Her Mahjoor’s main contribution lies in his deliberate avoidance of mystic fancies. The Absolute Powerful Lord or Sufis is regarded as a Supreme Kind Master, generous benevolent, and kind to his creation;
Who else you will pay heed my love to my weal and woes.
He is impersonalized in a manner daringly different and is addressed as ‘Poshimut’ (Love of flowers); ‘Lalla’ (the dear one); (love of love) instead of traditional ‘Day’ (absolute Supreme)
The concept of ‘Divine omnipresence’ is vigorously asserted by Mahjoor. He does not find God in distant heavens or lonely solitude, away from world of life. The universe in all its varying shades of beauty, nature and color is seen as an expression and manifestation of his grace.
Mahjoor feels your presence in deep habitats, likewise, the dense forests are but expressions of your grace.
His attempt to communize the concept of ‘Divine omnipresence the verse:
In a dense forest near a honey suckle, I well wait for you my Lord. For that forest is no less sacred to me, than was ‘Tour to Moses. Don’t be far from me any more.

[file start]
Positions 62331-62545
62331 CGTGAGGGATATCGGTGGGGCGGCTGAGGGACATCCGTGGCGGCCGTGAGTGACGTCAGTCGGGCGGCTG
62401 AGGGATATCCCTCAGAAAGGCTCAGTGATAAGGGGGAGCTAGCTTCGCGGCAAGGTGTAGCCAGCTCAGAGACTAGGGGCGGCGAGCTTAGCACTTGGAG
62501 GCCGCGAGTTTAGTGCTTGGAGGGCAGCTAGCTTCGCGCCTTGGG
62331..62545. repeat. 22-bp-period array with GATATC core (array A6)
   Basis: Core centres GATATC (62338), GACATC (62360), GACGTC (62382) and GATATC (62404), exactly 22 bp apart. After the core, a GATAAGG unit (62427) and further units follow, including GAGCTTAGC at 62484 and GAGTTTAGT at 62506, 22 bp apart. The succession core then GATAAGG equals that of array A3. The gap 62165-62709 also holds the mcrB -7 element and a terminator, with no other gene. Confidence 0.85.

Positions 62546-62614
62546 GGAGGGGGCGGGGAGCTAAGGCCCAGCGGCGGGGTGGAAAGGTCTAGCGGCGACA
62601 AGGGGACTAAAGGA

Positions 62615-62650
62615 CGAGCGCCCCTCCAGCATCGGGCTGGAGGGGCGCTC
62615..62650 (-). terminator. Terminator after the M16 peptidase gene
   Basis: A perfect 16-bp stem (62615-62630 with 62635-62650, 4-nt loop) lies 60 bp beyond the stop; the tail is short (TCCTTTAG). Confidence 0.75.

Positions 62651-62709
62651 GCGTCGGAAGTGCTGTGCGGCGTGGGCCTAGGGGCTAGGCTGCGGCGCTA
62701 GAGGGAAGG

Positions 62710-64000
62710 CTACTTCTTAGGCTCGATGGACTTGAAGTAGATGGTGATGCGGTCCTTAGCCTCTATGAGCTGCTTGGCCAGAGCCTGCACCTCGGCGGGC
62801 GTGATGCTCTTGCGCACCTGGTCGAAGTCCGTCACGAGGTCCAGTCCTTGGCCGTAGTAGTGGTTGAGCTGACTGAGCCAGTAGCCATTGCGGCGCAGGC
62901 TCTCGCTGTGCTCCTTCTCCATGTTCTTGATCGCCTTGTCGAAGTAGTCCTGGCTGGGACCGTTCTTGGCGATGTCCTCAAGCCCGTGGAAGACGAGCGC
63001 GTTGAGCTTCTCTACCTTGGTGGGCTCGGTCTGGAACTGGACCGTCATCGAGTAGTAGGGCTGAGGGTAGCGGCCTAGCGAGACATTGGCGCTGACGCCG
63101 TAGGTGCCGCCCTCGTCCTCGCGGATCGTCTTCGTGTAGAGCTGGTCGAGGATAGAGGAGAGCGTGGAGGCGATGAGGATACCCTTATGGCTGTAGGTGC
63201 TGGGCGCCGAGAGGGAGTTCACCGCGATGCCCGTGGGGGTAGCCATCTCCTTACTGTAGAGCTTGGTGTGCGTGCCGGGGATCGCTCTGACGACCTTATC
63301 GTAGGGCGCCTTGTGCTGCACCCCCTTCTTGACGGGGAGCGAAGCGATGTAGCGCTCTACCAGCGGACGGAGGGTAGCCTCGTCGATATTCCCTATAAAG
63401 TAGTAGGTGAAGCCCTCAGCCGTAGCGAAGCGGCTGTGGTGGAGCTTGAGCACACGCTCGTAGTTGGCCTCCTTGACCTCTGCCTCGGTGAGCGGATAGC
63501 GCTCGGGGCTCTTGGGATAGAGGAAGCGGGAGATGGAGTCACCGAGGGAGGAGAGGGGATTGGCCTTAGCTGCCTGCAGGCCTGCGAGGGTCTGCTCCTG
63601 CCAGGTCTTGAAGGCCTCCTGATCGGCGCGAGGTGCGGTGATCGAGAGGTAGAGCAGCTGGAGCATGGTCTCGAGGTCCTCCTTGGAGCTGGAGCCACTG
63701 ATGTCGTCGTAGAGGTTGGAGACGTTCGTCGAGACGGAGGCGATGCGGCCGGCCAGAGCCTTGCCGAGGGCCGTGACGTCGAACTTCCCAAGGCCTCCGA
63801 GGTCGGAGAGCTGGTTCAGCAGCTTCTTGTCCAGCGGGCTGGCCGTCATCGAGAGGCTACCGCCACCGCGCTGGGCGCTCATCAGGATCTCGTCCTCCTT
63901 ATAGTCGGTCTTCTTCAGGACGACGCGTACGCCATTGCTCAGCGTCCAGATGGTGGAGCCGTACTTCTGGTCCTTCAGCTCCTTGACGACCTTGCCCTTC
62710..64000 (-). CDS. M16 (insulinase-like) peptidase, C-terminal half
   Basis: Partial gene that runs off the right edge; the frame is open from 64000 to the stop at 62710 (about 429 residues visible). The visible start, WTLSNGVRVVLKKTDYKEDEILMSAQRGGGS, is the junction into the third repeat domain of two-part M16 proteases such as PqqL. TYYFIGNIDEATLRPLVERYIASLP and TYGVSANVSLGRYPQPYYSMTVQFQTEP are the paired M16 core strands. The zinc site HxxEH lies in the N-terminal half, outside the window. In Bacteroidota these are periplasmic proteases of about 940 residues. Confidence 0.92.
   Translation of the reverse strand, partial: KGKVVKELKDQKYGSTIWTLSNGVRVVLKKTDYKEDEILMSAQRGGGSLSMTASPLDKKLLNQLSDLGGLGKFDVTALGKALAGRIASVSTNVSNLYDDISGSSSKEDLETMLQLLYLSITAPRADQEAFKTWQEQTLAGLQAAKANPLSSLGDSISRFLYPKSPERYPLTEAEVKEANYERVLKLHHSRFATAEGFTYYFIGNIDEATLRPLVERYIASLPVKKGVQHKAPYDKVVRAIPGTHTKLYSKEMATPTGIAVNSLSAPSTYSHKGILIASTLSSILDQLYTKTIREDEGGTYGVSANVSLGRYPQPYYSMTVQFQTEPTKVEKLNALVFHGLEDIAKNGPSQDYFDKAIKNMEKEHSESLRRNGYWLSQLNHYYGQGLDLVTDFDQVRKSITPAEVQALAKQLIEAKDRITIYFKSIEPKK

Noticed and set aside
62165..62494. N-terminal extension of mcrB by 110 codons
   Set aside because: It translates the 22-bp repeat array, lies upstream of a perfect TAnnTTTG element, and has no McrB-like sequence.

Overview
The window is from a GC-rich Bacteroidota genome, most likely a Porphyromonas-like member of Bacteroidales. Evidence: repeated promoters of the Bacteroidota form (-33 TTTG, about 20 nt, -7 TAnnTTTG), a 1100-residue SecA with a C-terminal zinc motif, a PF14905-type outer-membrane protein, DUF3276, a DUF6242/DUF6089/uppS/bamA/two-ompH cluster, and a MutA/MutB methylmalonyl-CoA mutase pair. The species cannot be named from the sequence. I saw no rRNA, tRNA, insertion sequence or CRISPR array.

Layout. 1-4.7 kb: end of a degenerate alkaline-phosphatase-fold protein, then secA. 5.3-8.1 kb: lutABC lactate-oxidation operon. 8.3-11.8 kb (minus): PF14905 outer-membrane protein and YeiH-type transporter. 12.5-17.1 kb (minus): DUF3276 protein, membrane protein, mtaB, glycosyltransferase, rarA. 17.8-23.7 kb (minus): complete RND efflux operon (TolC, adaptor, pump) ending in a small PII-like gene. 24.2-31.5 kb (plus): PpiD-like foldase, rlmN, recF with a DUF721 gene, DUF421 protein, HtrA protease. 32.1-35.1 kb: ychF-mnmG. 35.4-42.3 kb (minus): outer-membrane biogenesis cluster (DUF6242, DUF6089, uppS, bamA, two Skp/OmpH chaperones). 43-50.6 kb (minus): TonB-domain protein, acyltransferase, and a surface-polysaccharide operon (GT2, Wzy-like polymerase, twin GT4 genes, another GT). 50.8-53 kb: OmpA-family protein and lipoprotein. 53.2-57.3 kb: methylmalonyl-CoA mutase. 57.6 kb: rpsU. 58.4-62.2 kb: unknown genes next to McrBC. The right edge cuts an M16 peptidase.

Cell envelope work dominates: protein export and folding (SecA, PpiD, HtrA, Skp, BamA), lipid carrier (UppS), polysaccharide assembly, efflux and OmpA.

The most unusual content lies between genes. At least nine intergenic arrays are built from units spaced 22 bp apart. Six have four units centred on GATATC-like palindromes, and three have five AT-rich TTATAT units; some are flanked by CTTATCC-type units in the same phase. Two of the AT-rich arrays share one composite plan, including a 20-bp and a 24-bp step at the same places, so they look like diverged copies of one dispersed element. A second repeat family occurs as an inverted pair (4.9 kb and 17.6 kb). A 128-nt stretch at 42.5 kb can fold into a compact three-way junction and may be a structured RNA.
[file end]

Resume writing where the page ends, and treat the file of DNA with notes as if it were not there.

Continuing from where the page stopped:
Mahjoor is highly reminiscent of Wordsworthian style of every common bush being a-fire with God. The common good of man which mystic philosophy termed as ‘Irfaniyat’ (blessedness) consists in the realization of the universe around him. Love is another concomitant of that blessedness. God’s love cannot be sought without love for his creation. The former in incomplete with the later. Thus concepts of Divine love and Human love are not only closely interrelated and interlinked but are rather inseparably fused together as is manifest from the following poetry:
I asked my God to accept my heart, He refused, saying it is devoid of love.
I will search for my Lord with heartful of love; For seeking his grace, I don’t require any beads, chants or rituals.
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